A saga is defined as a long, involved story, an account of, or a series of incidents. This simple definition portrays how things have been handled until now for the slavery museum in Mauritius. The crux of the matter is what happens when Ministers blunder. Recent explanations given by government to reassure the population that the slavery museum is well under way and that things are being catered for make us gasp with disbelief. A rapid overview of the case history gives us an amusing and enraging compendium of ministerial errors.
Brushing aside interesting proposals
In 2011, the Truth and Justice Commission Report recommends the implementation of the Intercontinental Slavery Museum project as conceptualized by Prof. Benigna Zimba of Mozambique, who at that time was working as consultant with the Commission. It reads as follows: A ‘Museum of Slavery’ to be created in the capital city of Port Louis for greater visibility along the lines outlined in following Museum proposal. Although one ‘Interpretation Centre’ is projected at Le Morne, this should reflect the Maroonage aspect rather slavery which was a national phenomenon’ (TJC Report, 2011, Vol.1, p.19 & p.395). The Nelson Mandela Centre for African Culture Trust Fund was therefore mandated to implement the various recommendations falling within the purview of its mission for cultural reparation and empowerment. Several working sessions were conducted at the Ministry of Arts and Culture chaired by Minister Choonee and his officers. The Ministry of Finance also looked into the feasibility of the project. Dr Vijaya Teelock, well known for her research work on slavery, took an active part in the discussions. At one point, it was suggested to adopt the Build Operate and Transfer (BOT) principle to materialise the project. The running of the museum was to be entrusted with a public company or a trust on the same model as the Aapravasi Ghaat Trust Fund. Not surprisingly, things dragged on four years. In December 2014 came the General Elections.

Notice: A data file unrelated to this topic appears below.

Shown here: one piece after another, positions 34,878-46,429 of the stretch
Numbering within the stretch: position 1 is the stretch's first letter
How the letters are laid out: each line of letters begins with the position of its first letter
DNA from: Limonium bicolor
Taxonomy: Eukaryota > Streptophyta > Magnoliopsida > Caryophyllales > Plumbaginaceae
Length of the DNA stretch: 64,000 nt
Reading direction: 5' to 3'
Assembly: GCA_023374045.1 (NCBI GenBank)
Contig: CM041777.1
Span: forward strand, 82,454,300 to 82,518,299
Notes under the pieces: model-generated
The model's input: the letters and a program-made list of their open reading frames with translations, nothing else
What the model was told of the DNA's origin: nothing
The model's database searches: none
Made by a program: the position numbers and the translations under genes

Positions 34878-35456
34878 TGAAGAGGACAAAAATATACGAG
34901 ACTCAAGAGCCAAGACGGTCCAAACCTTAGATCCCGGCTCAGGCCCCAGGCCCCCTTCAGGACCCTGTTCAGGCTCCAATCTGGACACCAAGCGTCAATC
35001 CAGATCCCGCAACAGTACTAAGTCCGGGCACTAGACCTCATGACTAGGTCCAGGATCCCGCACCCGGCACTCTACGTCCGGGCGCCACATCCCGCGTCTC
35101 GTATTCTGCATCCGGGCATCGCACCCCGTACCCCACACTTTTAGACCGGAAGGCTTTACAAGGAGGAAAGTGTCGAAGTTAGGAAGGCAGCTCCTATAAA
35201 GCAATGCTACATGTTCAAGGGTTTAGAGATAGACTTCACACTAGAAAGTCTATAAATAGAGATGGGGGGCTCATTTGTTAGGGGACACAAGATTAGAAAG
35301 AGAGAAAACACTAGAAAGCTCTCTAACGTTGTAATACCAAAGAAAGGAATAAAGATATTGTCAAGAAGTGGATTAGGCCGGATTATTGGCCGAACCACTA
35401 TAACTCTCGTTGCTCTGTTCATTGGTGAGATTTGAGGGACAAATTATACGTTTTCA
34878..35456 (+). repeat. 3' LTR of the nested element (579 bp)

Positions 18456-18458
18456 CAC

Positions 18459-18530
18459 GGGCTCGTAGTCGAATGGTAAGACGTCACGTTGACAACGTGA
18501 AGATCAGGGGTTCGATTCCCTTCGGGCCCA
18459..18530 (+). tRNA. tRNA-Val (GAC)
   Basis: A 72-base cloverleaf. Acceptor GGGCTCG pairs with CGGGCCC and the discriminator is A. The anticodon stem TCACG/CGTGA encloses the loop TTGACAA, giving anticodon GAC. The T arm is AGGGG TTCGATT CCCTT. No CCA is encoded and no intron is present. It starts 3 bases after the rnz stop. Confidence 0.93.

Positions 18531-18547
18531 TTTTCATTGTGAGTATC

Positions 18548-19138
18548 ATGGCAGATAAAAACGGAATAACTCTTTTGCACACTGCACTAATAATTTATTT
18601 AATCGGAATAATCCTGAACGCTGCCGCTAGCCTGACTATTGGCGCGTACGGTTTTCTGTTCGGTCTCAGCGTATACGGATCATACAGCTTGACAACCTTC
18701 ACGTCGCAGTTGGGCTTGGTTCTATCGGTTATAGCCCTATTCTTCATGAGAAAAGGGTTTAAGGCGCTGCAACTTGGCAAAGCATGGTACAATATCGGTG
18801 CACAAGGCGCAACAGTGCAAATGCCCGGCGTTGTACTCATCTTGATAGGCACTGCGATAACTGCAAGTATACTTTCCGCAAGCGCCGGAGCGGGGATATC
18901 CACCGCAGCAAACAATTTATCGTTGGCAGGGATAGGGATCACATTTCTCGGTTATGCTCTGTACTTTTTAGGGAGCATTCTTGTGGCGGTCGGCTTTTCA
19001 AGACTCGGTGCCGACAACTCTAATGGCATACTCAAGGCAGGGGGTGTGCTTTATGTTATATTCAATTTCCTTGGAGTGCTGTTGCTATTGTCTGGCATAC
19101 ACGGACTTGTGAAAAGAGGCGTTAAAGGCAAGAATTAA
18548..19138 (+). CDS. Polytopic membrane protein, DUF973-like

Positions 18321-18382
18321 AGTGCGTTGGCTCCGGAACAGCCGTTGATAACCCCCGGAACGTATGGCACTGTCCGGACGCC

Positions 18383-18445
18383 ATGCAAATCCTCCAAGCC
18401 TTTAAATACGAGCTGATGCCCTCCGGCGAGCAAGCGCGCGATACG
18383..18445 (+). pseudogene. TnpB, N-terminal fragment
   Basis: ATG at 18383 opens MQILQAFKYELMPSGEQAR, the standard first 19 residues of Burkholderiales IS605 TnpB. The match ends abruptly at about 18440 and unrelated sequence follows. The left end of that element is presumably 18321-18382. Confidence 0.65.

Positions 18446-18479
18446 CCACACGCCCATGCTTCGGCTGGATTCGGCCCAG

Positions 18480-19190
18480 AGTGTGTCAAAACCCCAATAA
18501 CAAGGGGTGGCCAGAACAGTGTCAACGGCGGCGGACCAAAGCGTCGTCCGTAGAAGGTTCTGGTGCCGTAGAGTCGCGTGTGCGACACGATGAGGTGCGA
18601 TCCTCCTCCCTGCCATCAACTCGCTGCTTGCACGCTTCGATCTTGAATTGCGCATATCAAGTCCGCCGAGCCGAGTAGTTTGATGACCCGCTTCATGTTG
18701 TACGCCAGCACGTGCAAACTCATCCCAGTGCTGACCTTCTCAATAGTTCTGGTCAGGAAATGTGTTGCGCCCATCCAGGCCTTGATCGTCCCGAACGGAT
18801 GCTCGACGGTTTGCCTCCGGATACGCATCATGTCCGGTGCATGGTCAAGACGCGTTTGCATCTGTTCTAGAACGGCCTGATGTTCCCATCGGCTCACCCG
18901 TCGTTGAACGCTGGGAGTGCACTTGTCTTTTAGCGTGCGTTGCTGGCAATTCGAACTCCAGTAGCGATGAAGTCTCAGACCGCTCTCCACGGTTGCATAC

A new government was sworn in office. Honourable Dan Baboo was appointed Minister of Arts and Culture. All the discussions and suggestions seemed to have never happened. All the officers of the Ministry were taken by sudden amnesia. Nobody could give an ounce of explanation to the Minister where matters stand. I was then Director of the Nelson Mandela Centre and was asked to come with a course of action. Several working sessions were held at the seat of the Centre on the museum. Minister was at a loss with his own ministry and decried publicly that his Ministry is a house of fiend (lakaz diab). Seeing how things were going on, advocates of the project managed to inform members of the government of the importance to enlist support of the Executive Cabinet.